A ‘misunderstood’ Islamic State groomer who convinced an Australian teenager to become a suicide bomber will spend the rest of his life behind bars.
Mirsad Kandic, 40, was sentenced to life in jail for charges relating to terrorism and his role in causing the death of 18-year-old Jake Bilardi in New York on Saturday.
Bilardi shocked Australia with a suicide bomb attack in Ramadi, in central Iraq, about 110km west of Baghdad and 1,300km from his home in Melbourne, in March 2015.
After Bilardi’s mother died of cancer, he became radicalised by the terrorist group in his bedroom after meeting an ISIS mastermind online.
Kandic fought the charges, which he described as ‘discrimination and Islamophobia’, while maintaining that he wasn’t aware of any US laws he had broken, according to the Daily Telegraph.
Mirsad Kandic, 40, (pictured) was sentenced to life in jail for charges relating to terrorism and his role in causing the death of 18-year-old Jake Bilardi in New York on Saturday
Bilardi (pictured) shocked Australia with a suicide bomb attack in Ramadi, in central Iraq, about 110km west of Baghdad and 1,300km from his home in Melbourne, in March 2015
Kandic had been villainised, he told a New York court before the sentencing was handed down.
‘I’m not a violent person, I’ve never been a violent person,’ Kandic told the court.
‘I’ve never harmed anyone and nor do I ever intend to.’
He offered an apology to the court and for ‘those who have found themselves being offended or harmed by me’.
‘For my actions … I seek forgiveness and I repent to my lord every day, 100 times a day,’ he said.
Kandic was told that his radicalization of the teen was ‘evil’ and that his beliefs had been turned towards sadism.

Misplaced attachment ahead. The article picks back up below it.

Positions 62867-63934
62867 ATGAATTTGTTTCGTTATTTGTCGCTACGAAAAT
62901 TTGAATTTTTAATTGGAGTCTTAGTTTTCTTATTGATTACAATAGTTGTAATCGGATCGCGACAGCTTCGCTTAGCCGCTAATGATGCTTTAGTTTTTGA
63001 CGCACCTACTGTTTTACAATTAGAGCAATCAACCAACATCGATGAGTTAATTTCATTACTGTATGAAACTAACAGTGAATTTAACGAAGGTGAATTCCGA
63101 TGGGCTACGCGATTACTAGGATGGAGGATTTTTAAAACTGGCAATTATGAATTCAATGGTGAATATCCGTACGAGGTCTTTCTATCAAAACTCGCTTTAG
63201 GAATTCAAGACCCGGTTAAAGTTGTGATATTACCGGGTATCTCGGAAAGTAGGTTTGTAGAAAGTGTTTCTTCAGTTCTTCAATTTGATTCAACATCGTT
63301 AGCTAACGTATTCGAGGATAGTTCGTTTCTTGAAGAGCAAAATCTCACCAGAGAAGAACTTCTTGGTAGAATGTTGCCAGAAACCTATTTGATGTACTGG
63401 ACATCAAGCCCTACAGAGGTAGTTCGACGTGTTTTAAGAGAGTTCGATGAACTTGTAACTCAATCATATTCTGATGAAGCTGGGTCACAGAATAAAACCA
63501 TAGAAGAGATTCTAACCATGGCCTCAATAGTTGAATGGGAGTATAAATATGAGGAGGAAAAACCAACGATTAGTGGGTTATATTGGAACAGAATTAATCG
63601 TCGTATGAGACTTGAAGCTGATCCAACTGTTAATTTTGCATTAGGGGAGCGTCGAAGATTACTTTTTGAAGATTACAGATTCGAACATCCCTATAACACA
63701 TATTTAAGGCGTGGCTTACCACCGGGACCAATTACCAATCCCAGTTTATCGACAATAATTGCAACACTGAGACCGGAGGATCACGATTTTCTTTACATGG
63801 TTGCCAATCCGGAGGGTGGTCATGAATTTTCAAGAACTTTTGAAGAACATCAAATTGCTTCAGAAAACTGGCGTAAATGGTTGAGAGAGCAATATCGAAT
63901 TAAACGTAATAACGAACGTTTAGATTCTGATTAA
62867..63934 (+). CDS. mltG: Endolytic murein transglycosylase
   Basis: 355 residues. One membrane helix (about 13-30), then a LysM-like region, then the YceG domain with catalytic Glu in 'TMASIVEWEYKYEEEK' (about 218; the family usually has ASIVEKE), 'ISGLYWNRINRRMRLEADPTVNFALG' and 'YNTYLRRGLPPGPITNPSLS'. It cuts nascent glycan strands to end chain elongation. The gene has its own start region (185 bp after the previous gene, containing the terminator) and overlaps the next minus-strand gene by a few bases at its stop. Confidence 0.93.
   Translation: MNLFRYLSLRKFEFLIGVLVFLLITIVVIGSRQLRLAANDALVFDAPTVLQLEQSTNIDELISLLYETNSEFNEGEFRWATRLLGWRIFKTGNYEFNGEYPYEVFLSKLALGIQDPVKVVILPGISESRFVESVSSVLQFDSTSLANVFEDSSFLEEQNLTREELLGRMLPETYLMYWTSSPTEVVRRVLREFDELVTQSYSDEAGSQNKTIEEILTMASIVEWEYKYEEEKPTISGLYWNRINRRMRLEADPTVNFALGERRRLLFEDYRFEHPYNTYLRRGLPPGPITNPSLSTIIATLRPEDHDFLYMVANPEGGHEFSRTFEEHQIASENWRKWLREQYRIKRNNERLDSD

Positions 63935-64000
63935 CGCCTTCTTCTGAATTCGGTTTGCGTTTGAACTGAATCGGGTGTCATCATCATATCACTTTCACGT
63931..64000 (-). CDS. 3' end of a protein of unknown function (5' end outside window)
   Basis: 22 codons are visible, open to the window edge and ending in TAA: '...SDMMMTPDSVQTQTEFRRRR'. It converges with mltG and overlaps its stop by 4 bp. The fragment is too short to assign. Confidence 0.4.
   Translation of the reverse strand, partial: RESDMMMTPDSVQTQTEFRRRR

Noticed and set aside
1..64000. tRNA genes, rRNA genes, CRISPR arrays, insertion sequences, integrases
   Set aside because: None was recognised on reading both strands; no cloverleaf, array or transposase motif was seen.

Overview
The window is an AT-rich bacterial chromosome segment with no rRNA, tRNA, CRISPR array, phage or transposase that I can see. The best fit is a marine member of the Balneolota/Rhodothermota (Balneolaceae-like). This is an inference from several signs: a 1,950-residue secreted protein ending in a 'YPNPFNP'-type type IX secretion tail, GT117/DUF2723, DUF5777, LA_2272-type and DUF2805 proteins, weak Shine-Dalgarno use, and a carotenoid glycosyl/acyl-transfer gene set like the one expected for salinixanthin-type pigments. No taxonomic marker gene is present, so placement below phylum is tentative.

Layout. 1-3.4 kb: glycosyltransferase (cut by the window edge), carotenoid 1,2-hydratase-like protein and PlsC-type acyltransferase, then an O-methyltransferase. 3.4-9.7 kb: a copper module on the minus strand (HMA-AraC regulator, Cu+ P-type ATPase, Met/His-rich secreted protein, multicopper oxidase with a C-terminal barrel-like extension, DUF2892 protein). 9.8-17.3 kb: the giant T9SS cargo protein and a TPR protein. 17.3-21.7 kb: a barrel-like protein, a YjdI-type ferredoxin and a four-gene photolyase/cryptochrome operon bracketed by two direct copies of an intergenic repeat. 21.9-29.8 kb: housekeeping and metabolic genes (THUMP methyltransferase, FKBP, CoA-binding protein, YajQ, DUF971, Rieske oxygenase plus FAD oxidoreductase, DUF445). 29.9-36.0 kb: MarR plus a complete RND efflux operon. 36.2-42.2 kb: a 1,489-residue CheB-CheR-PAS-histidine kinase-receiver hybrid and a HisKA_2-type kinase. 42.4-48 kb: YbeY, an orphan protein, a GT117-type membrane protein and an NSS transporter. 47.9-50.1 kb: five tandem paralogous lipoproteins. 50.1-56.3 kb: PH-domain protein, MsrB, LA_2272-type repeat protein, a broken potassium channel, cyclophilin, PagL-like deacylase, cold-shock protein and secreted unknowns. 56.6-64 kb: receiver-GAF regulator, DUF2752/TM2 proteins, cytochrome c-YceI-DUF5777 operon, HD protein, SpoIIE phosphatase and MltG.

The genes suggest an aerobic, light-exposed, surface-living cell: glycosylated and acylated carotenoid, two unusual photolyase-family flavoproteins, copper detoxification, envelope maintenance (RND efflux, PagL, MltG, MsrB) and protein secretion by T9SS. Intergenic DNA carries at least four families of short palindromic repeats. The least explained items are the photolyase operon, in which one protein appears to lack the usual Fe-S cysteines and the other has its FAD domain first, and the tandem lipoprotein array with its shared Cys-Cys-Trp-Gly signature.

‘This is about taking one’s beliefs and turning them into hatred and murder,’ New York Eastern District Judge Nicholas Garaufis told the Brooklyn court.
‘We have an obligation to say never again, no more – that it’s not going to happen on our watch.
‘Jake Bilardi did not deserve to die and he didn’t deserve to kill anybody. He deserved to be spared at 18 years of age – the opportunity to become an adult, deal with his problems, and be a member of his community.’
Before the sentencing was read to the court, Mr Garaufis asked Kandic if he was ready to hear it only for the room to remain silent.
‘I’m not going to wait for an answer,’ Mr Garaufis said before sentencing Kandic to life in prison.
Kandic was a high-ranking member in ISIS who was responsible for recruiting overseas radicals and sending them to fight in Syria.
An investigation revealed how Bilardi became Kandic’s target, and how he smuggled the teen into the Middle East before planning what Bilardi described as a ‘huge coordinated’ suicide mission.
Numerous phone calls were also uncovered from desperate family members of Bilardi who begged the teenager to reconsider his newfound beliefs.
Upon sentencing, the court was told Kandic had never shown remorse for the bombing in Ramadi and how radicalising Bilardi prior to it had been a ‘powerful shot in the arm for ISIS and its propaganda’ by Assistant US Attorney Matthew Haggans.
Mr Haggans continued: ‘Bilardi did what he did after he was trafficked by this defendant, inspired by this defendant, encouraged by this defendant.’
After Bilardi’s mother died to cancer, he became radicalised by the terrorist group in his bedroom after meeting an ISIS mastermind online
Bilardi blew himself up in a suicide mission targeting the Iraqi armed forces at Ramadi roughly seven months after arriving in the Middle East
Kandic recruited hundreds of foreigners to fight for his terrorist causes from December 2013 through to June 2017.
These recruits would not only fight for ISIS, but also smuggle weapons, equipment and money into the area.
In order to reach so many people, Kandic operated more than 120 Twitter accounts to spread his word.
He would routinely share gruesome propoganda, including footage taken from executions – one of which he had previously labelled the ‘best thing ever seen on screen’.
In the video prisoners were forced to dig their own graves before being shot and killed.
Bilardi was inducted as shy and vulnerable teenager who sought solace after his single mother died in 2012.